Having lived near Napier for every summer since 2005 I am ashamed to think of the number of local attractions to which I have not been [Thanks Winston to those of a grammatical bent]. One such attraction is the gannet colonies at Cape Kidnappers. I remedied this omission last Thursday with a trip with Gannet Beach Adventures. The company operates tractor pulled trailers along the shore from Clifton the 7 or so kilometres along to the end of the Cape from whence one can walk the further kilometer or two up to the headland and the principal gannet colony. There is lots to see and lots to learn about the birdlife and the stunning and important geology of the area from the knowledgeable driver/guides who also provided lots of fun for the young and old alike.
Cape Kidnappers was so named after an attempt by local Māori to abduct the servant of a member of Captain Cook's crew aboard HMS Endeavour, during a landfall there on 15 October 1769. The crew member was Tiata, a Tahitian accompanying Cook's interpreter Tupaia. Cook's journal states that Tiata was in the water near Endeavour when a Māori fishing boat pulled alongside and dragged him aboard. Sailors from Endeavour′s deck immediately opened fire on the fishing boat, killing two Māori and wounding a third. Tiata promptly jumped overboard and swam back to Endeavour, while the remaining Māori paddled their craft back to shore. A 4-pounder cannon was fired after them from Endeavour′s quarterdeck, but the Māori boat was soon out of range. Cook described the cape as having steep white cliffs on either side, with two large rocks resembling hay stacks near the headland.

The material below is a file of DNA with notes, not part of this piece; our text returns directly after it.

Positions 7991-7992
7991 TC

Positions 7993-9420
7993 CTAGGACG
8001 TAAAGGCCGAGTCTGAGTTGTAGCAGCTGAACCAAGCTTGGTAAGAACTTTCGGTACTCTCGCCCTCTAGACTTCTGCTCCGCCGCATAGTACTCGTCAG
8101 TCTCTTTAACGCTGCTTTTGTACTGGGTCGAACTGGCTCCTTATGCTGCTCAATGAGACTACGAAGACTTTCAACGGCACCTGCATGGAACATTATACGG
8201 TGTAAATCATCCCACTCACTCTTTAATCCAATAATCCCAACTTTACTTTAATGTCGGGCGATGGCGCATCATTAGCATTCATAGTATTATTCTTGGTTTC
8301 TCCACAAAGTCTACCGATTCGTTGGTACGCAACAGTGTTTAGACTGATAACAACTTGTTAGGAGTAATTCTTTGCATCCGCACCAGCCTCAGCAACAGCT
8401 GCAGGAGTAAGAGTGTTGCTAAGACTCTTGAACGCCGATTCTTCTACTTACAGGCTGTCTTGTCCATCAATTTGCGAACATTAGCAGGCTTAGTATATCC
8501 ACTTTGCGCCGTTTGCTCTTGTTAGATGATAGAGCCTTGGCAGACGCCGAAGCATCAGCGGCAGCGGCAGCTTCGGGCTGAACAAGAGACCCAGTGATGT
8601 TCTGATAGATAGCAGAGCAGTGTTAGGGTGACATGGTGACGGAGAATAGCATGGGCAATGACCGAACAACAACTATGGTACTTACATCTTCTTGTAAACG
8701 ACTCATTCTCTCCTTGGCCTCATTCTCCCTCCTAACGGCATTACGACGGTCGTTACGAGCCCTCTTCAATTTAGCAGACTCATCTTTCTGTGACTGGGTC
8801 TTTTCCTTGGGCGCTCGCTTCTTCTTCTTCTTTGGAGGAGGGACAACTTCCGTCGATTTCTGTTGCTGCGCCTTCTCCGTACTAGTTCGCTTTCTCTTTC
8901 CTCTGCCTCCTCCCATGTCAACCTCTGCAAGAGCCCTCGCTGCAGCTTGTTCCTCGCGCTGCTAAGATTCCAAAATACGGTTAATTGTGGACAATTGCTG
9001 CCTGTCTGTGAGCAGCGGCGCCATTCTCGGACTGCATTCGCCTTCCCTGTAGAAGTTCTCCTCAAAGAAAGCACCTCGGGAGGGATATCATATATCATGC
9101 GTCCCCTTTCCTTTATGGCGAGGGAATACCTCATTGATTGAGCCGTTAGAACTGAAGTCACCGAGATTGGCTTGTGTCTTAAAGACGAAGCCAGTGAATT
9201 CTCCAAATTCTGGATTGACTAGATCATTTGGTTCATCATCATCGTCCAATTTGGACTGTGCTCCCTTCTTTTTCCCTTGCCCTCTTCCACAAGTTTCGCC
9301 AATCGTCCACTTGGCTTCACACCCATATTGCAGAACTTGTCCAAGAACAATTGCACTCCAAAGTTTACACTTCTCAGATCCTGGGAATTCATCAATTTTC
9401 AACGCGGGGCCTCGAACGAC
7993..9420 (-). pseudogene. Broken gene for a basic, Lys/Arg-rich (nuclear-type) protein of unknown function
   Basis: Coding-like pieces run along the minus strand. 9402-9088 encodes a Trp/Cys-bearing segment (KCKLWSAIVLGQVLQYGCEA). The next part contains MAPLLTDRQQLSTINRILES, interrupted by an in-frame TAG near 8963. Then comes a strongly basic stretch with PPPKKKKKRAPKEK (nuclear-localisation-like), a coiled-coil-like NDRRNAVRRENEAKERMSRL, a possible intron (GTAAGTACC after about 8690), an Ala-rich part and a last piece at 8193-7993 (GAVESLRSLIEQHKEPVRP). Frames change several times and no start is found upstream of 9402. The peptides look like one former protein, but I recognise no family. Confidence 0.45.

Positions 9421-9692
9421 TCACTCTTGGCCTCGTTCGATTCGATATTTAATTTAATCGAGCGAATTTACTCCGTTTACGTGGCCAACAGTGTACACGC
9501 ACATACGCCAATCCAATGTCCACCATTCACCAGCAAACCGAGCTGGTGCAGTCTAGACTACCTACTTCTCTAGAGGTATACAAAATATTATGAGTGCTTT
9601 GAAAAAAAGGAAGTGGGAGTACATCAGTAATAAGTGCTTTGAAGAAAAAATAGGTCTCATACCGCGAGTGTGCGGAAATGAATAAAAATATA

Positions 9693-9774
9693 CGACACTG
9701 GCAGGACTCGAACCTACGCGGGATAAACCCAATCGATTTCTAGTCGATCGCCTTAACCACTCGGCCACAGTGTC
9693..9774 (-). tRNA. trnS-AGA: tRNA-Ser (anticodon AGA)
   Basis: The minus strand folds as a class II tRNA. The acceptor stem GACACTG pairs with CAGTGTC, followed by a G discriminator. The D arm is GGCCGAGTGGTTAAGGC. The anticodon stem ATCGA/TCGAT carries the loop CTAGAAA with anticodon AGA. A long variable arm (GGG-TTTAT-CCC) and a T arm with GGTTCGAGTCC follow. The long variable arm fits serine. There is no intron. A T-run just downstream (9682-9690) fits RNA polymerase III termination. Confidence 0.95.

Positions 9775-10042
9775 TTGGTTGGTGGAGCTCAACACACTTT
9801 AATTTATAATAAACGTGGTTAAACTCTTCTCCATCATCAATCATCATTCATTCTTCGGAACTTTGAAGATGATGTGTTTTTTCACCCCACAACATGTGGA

|I have been trying to imagine what the UK's Health and Safety people would say.|
|We are off along the coastline - the journey has to be timed to take account of the tides|
|We all set off. Adrain would hate this but, in reality, everyone dispersed very quickly|
|The Cape's tip with the Ranger's House in its isolated splendour|
|The path to the Cape head and the gannet colony|
|The last leg|
|Looking back from near the top the tractors are on the beach furthest away from where I am taking this photo|
|The return journey starts here|
|Looking at the Cape from the end of the walk|